Improving Coordinated Care During COVID-19 and Beyond

Improving Coordinated Care During COVID-19 and Beyond

This article originally appeared on Population Health Alliance's website.


Meeting the healthcare needs of patients requires multiple organizations, people and resources throughout the patient journey. As the patient moves through the system, simple, accessible and precise communication among care teams has the power to improve quality patient care. 

Healthcare navigation for providers and patients, however, has always been a barrier to potential sophisticated population health management interventions. The pandemic forced providers to adopt technology quicker and revealed there are ways to adopt technology and support clinicians  in the business of healthcare. In the week ending April 18, 2020, almost 1.3 million beneficiaries of Medicare or Medicaid received telehealth services compared to just 11,000 in the week ending March 7, 2020, according to current claims data — an increase of more than 11,718% in just a month and a half.

Historically, providers and patients slowly and reluctantly have adopted technology and telehealth. Some of the barriers to use include reimbursement criteria, regulations, cost and concern over the experience. During this national emergency, special exceptions are underway related to both privacy and reimbursement. Widespread use during an exceptional time may lead to ongoing adoption when life returns to normal - whatever that might look like.


Coordinating Care for Acute Care Patients 


Telehealth works for non-acute scenarios and provides follow-up opportunities once acute patients return home. Yet 26.3% of patients discharged from hospitals require institutional post-acute care, including skilled nursing facilities (SNFs) and inpatient rehabilitation facilities (IRFs). With the pandemic, it is estimated that approximately 24 million Americans could require hospitalization and/or intensive care for more than six months due to the pandemic. Estimates project at least 700,000 patients may require inpatient short-stay rehabilitative care and 10 million more may need outpatient rehabilitative services.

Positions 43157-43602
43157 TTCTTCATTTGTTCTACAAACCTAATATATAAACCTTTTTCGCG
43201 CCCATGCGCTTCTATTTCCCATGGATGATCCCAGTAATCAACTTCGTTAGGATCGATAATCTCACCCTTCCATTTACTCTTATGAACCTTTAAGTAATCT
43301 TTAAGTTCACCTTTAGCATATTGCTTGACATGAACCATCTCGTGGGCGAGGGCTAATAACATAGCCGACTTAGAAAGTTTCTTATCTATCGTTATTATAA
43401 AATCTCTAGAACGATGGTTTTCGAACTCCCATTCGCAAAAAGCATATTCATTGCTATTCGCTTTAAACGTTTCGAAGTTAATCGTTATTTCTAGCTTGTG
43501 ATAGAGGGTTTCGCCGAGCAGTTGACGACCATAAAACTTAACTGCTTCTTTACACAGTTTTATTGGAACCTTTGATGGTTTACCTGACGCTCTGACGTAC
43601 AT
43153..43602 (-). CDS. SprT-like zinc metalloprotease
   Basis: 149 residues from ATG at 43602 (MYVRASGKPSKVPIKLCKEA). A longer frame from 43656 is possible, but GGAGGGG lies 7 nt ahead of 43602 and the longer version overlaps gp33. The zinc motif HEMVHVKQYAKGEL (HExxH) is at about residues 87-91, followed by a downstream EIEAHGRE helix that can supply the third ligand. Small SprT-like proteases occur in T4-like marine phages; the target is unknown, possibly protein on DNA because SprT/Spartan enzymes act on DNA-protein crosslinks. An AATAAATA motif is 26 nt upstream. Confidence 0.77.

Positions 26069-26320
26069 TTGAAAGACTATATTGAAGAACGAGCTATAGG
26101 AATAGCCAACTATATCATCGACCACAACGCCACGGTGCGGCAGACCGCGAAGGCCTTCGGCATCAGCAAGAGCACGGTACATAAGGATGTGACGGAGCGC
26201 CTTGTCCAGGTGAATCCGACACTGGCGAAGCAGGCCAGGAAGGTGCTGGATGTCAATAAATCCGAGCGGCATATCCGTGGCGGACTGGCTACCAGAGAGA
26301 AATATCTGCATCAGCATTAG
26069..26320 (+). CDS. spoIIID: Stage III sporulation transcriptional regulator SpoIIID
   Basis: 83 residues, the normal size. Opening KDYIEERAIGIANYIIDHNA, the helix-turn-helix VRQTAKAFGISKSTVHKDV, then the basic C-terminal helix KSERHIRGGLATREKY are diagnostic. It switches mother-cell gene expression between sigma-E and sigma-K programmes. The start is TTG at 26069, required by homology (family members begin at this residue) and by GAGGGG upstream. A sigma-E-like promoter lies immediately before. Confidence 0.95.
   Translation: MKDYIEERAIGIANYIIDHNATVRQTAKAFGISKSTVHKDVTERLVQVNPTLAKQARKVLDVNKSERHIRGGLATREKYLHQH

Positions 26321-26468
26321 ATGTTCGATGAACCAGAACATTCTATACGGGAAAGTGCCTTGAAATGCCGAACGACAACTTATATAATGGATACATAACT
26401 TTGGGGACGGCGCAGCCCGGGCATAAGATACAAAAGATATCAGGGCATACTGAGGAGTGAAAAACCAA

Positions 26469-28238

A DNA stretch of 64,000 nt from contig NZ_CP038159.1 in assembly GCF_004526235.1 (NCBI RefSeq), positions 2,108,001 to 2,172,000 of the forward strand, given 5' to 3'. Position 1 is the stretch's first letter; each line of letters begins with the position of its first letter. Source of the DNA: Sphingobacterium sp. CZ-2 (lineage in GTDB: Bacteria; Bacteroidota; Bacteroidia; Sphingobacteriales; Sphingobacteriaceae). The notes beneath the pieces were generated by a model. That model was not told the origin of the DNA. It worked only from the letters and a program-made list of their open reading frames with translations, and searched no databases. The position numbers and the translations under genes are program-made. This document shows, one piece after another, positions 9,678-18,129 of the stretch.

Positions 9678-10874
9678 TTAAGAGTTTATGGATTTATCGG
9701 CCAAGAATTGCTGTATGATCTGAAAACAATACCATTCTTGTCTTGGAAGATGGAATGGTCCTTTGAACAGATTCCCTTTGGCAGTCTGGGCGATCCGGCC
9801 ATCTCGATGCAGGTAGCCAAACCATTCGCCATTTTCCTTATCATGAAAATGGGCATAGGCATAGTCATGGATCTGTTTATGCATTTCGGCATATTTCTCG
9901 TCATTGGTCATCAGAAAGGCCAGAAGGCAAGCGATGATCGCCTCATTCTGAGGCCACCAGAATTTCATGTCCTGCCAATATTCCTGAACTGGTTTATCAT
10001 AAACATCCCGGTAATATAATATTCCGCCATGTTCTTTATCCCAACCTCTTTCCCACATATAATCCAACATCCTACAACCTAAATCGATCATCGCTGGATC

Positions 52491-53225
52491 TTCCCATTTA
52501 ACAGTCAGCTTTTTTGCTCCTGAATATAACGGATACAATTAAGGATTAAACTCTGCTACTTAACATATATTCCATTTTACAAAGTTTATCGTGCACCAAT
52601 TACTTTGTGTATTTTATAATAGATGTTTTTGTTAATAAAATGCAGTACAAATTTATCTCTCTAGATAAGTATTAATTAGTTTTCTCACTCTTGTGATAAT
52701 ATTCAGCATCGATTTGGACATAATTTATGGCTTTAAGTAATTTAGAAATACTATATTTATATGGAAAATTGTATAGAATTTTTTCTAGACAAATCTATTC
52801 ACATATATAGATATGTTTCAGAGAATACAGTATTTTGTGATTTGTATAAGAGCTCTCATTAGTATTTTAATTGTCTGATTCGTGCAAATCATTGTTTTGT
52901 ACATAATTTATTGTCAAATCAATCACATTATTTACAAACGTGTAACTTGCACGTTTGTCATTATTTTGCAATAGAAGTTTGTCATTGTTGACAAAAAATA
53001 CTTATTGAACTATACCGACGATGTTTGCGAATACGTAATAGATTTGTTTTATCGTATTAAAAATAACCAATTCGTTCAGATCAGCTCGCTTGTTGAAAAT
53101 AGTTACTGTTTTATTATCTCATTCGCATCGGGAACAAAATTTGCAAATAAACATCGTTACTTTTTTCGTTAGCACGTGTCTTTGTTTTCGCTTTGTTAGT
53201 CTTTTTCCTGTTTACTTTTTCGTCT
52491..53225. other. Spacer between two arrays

The journey to better outcomes requires optimal communication amongst hospitals, post-acute care facilities, patients and their families. Deaconess Health System, a premier provider of healthcare services in 26 counties across three states, has been at the forefront of innovation. For the third year in a row, they have been ranked by the CMS as a top 5 performing ACO in the country. 

Deaconess has seen success, in part, by using a software solution that enables their care teams to track and guide their patients as they transition to post-acute care. This has supported improved patient outcomes within their value-based care population health strategy. They began using the software prior to COVID-19, and it served as a vital platform to improve patient care coordination during the pandemic.

“Within all our community hospitals in the region, we can connect through the Olio software — especially those we either did not have a relationship with before or that we weren't able to connect with via EMR [electronic medical records],” says Shelly Evans, the former Manager of Post-Acute Services for Deaconess Health System. “We've been able to use Olio during the COVID pandemic for communication, and to look at COVID activity along with staffing resources because as a health system we want to help those facilities.”

Evans says the platform provides them a real-time snapshot of where that patient is in their journey, while tracking the length of stay along every level of care. “It ensures collaboration with those facilities to keep patients moving along the continuum in a very successful and timely manner,” Evans says.